Van, we know you read these so consider the greater part of the US and many European countries that haven't borne witness yet and even though the soon to be released video will share that magical November night--- put us all on railway carriage charms and continue this adventure into the mystic. Please.
if you are near an airport get a ticket and be on this train before it pulls out of the station for what may be the last time...
on 08MAY2009 from wkoon68
The first set was pure dynamite, as good as I have heard Van ever do, equal at least to the last Wiltern show. The band (can a "band" have two cellos?) was outstanding, truly outstanding. The second part of the evening Astral Weeks was to my ears very flabby and flat. No encore.
on 09MAY2009 from Live Daily (Phil Gallo)
Rather than taking a victory lap to celebrate his reclamation of his earliest masterpiece, "Astral Weeks," Van Morrison [ tickets ] is digging deeper into the 40-year-old album's maze of openings, lush walkways and scenic vistas. His performance Thursday on the first of three nights at the Orpheum Theater, about eight miles from where he recorded "Astral Weeks Live at the Hollywood Bowl" in November, found the Belfast Cowboy engaged and caring, not just about the material, but the dynamics of the presentation as well.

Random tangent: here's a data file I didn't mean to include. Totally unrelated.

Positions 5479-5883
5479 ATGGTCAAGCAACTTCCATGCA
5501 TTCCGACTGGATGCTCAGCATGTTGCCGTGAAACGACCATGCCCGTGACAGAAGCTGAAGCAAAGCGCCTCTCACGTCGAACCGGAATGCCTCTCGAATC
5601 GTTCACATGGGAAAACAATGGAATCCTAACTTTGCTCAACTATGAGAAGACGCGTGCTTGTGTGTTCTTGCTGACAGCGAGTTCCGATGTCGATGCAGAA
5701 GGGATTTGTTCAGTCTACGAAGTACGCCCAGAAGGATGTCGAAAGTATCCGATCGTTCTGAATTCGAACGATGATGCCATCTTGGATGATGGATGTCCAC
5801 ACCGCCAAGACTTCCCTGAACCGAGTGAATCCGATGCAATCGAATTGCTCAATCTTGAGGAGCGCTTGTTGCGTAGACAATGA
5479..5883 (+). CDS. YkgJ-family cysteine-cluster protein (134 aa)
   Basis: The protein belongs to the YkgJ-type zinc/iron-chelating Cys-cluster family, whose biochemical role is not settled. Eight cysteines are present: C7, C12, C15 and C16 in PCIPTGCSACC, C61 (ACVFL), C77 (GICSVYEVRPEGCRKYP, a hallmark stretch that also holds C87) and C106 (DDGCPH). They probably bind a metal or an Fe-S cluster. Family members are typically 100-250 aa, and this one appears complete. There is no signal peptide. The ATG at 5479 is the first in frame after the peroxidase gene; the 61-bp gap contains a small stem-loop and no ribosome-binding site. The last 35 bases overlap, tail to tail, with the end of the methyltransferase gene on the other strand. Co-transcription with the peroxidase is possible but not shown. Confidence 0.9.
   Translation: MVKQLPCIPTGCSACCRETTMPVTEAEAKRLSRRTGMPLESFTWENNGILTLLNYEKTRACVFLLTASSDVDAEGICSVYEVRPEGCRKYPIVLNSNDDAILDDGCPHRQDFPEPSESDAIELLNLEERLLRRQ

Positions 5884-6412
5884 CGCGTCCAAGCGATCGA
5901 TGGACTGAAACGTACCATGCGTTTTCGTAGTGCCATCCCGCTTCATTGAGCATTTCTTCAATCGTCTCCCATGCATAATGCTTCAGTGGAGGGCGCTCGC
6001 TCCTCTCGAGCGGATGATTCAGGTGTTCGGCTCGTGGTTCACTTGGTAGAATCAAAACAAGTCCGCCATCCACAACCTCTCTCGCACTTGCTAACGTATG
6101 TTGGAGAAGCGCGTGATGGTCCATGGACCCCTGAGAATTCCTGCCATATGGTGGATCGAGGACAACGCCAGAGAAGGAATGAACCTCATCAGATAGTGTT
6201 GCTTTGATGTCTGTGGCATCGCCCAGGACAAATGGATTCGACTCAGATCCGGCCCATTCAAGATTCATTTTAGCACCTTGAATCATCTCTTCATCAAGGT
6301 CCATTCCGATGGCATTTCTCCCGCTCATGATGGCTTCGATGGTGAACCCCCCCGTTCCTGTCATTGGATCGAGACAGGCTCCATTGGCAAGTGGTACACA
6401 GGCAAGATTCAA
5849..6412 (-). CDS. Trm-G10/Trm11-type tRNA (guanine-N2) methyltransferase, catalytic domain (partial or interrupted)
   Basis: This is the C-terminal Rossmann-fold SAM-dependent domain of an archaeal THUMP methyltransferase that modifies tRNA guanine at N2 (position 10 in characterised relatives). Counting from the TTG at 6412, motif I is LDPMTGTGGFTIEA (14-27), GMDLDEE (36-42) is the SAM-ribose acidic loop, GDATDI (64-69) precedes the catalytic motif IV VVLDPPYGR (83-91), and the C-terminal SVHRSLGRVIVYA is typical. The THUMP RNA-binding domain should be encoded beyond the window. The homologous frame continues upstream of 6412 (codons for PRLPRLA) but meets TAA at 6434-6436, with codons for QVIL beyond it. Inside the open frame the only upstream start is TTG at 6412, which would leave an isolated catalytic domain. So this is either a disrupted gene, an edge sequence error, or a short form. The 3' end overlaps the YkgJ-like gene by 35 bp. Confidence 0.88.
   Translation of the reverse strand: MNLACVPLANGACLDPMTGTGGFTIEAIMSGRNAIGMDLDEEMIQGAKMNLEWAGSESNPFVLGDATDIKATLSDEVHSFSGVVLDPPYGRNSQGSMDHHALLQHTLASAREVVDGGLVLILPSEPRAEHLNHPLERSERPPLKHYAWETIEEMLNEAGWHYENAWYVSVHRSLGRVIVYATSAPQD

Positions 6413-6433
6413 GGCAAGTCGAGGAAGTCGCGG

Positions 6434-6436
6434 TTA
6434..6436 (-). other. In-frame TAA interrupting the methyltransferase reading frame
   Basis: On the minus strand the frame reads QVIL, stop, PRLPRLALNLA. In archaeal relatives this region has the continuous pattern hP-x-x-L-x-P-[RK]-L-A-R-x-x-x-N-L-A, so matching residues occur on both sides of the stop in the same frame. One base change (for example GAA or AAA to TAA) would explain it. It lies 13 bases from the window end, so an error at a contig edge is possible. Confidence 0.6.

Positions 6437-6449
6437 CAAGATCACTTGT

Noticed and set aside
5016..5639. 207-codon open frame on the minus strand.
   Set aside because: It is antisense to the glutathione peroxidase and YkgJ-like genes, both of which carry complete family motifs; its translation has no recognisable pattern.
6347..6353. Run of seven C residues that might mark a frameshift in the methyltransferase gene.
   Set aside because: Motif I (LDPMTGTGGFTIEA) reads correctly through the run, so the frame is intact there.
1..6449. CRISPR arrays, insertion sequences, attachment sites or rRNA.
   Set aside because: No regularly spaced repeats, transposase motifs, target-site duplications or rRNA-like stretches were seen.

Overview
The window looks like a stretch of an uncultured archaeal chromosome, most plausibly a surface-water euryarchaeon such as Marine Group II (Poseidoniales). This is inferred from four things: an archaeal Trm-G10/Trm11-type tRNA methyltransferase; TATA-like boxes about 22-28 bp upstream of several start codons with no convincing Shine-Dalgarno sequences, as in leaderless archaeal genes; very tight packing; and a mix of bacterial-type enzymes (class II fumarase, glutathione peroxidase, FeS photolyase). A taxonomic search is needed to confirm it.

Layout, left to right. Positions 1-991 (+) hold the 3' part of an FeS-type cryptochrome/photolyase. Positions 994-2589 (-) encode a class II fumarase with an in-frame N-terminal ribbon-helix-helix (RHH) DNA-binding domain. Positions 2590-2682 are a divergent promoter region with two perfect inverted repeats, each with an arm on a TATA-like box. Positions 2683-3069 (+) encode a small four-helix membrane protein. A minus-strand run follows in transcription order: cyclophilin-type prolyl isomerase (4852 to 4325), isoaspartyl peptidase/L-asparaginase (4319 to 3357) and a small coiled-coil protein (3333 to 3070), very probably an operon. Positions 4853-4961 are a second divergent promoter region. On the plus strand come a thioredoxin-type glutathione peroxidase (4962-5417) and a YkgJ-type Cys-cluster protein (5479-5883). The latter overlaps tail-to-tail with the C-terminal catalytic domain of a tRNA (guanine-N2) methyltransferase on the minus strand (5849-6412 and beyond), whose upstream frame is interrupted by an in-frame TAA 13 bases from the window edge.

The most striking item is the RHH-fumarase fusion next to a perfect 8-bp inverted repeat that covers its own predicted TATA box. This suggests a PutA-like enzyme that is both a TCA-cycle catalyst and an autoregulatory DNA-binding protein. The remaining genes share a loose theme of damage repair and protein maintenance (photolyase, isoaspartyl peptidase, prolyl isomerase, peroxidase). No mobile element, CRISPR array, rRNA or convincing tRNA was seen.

Veteran acts have found anniversaries provide an excellent marketing hook to revisit classic works that, for a multitude of reasons, never were heard live. Most notably, Brian Wilson did it with "Pet Sounds" and The Zombies with "Odessey & Oracle," but in Morrison's case it's a return to his earliest solo experiment. "Astral Weeks" is a gateway for him to reconnect with a portion of his past that has not been rehashed over and over. The concert is an exploration of his open-ended melange of jazz, blues, folk and beat poetry in the manner in which it was created.